Tuesday, September 20, 2005

Milk Wit My Cocoa Puff

Answer to yesterday’s riddle may as well have been an empty basket as Leesepea suggested. I had FORTY FIVE missing assignments. 45! I only have 40 students and there weren’t that many assignments. They just don’t care and their parents don’t make them care. One of my colleagues is having the same problem, and she came over in the middle of class to tell me about her situation. She asked her student, “So, it’s been two days. Are you planning to actually do your reading response?” She waited while he thought. And he really pondered for a minute before thoughtfully responding, “I don’t know…” He said he didn’t know! He’s losing $2 a day from his checkbook for missing work, but “he doesn’t know!” I just can’t wrap my head around these kids.

Let’s also talk about the full moon. I don’t know how many of you have spent time around children or animals during a full moon, but it changes them much like I imagine werewolves would transform. Gus has shifted from his Happy Playful Self into his alter ego, Evil FreakyWeird Gus. Since yesterday, he’s stolen and eaten a pack of Trident, a tampon, a sock, and countless treasures from the garbage can. He has barked savagely at anyone daring to set foot on our sidewalk and nearly thrown himself through the window at the children at the bus stop in our driveway. Right now he’s in the backyard howling at a hot air balloon.

In addition to the Full Moon Delight, how ‘bout we factor in our 100+ degree temperatures which prevent us from having outside recess? Let’s do that. ‘Cause that’s one of the primary factors which pushed my sanity to its breaking point today. During class, I gave a set of directions verbally (mistake #1 – assuming kids are listening) and sat down to start meeting with kids about their writing (mistake #2 – assuming they are mature enough to be able to focus during this, a debilitating moon cycle, and get work done independently). I looked up to find
ItchyScratchy staring a hole through me.

“What?” I asked.
“Did you just say something in Spanish?” she stared in wonder.
“Um, no,” I replied.
“Are you sure? I couldn’t even understand what you just said,” she singsonged in her dreamy Valley Girl voice.
So apparently, not only do my kids not listen to me, but some think that I’m speaking a foreign language. Of course.

Which brings us to my last class of the day. The one with
Mr.Owens. Thank goodness for Mr. Owens. During reading groups, I walked around babysitting to make sure that kids were on task when I kept hearing a bouncy little rhythm from the corner of the room. I casually sauntered over, hoping to bust the perpetrator and leaned in for a better listen.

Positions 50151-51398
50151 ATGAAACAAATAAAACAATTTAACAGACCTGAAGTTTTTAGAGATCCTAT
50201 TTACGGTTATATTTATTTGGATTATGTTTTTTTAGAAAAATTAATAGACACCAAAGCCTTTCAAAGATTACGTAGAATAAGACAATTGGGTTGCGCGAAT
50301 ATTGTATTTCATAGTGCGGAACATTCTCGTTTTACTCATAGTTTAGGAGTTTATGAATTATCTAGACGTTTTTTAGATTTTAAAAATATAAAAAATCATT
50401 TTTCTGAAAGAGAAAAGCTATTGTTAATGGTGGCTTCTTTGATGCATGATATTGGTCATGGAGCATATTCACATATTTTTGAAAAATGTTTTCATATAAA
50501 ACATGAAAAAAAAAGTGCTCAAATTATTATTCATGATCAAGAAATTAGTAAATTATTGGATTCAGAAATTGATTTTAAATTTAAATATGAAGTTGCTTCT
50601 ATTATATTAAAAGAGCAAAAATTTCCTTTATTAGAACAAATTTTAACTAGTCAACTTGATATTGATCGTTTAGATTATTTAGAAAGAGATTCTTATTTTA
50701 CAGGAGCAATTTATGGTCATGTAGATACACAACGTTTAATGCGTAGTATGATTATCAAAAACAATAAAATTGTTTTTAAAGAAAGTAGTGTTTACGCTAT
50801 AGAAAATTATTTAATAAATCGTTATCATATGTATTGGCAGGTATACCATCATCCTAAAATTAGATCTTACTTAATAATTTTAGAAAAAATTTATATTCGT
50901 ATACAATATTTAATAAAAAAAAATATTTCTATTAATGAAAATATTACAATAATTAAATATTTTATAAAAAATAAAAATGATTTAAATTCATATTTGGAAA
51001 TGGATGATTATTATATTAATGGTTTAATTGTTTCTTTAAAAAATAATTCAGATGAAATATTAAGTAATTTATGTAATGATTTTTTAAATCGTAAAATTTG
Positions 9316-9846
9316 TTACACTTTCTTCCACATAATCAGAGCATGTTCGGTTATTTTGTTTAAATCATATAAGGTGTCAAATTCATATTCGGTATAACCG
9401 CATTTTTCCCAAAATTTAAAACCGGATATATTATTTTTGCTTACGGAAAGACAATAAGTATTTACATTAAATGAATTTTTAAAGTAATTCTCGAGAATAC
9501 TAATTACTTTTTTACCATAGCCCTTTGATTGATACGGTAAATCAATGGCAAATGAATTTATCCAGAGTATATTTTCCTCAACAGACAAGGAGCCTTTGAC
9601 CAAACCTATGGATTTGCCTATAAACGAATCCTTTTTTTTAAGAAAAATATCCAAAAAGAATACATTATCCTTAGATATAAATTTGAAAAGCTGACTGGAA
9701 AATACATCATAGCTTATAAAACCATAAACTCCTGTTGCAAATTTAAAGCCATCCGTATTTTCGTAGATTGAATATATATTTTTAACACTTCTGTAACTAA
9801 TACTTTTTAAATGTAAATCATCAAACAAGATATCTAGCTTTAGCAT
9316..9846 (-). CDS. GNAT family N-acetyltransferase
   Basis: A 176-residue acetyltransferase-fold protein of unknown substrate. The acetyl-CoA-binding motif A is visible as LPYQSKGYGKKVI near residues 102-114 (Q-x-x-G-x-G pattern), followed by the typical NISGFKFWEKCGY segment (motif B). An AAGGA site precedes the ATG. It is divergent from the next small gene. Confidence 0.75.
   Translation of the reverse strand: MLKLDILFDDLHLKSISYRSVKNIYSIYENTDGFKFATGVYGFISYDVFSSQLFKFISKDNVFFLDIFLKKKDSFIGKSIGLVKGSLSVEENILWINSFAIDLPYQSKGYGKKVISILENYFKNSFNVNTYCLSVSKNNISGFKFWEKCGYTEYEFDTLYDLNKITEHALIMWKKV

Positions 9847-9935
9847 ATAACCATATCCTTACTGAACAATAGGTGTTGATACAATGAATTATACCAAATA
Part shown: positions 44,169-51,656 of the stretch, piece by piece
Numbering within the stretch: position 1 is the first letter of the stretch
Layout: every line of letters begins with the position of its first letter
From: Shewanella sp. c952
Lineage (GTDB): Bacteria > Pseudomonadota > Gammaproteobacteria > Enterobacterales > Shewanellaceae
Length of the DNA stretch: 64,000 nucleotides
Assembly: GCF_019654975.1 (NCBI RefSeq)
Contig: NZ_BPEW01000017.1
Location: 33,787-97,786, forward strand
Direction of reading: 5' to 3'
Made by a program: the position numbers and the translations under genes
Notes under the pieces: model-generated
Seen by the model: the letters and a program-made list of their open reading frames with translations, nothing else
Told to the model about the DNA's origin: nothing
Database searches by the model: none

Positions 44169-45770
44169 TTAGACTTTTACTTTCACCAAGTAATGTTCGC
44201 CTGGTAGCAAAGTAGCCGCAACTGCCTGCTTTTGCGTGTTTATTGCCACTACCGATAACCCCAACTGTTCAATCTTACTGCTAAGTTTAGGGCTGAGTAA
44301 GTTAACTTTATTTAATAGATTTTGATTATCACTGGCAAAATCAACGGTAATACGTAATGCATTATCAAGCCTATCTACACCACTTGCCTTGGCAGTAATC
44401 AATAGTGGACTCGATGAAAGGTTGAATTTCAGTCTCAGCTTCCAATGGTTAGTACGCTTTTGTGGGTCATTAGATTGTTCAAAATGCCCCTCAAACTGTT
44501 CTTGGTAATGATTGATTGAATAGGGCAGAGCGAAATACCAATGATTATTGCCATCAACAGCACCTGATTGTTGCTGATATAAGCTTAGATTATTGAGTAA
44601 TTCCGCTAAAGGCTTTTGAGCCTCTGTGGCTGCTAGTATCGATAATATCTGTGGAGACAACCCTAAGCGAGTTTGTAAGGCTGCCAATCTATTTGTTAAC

“What you gon’ do with all that junk?All that junk inside your trunk?I’ma get, get, get, get, you drunk,Get you love drunk off my hump.My hump, my hump, my hump, my hump, my hump,My hump, my hump, my hump, my lovely little lumps.”

If you aren’t familiar, these are the deep and meaningful lyrics of a very popular Black Eyed Peas song, of which one Mr. Owens is apparently a fan. He was actually reading his book as instructed while rockin’ out in his own world with a jaunty little head bob at the same time.

“I mix your milk wit my cocoa puff, milky, milky cocoa, mix your milk with my cocoa puff, milky, milky riiiiiiight,” sang Mr.Owens as I stifled the uproarious laughter that was threatening to explode forth. He caught my eye just then and put his finger over his own lips, but continued to bob his head to the beat and read Harry Potter. I crept away and stepped into the hall and collapsed against the wall laughing. Not only does he march to the beat of his own drum, he can apparently sing along as well.

I finally made it to the end of the day, which included a round of chocolate cupcakes for a birthday (can’t be served at lunch, that would compete with the cafeteria! Better to take up instructional time). I waved a relieved goodbye to my gaggle of youth as they struggled out the door to go home and not do their homework. That’s when one of my kids from last year handed me a crumpled up, mangled brown envelope that he dug from the murky depths of his backpack.

“Here,” he said. “This is your present from the end of the year last May. I forgot it in my backpack.” He shuffled off, not embarrassed in the least that he was delivering a 4 month late end of the year teacher gift. Classic. I sighed. Classic.

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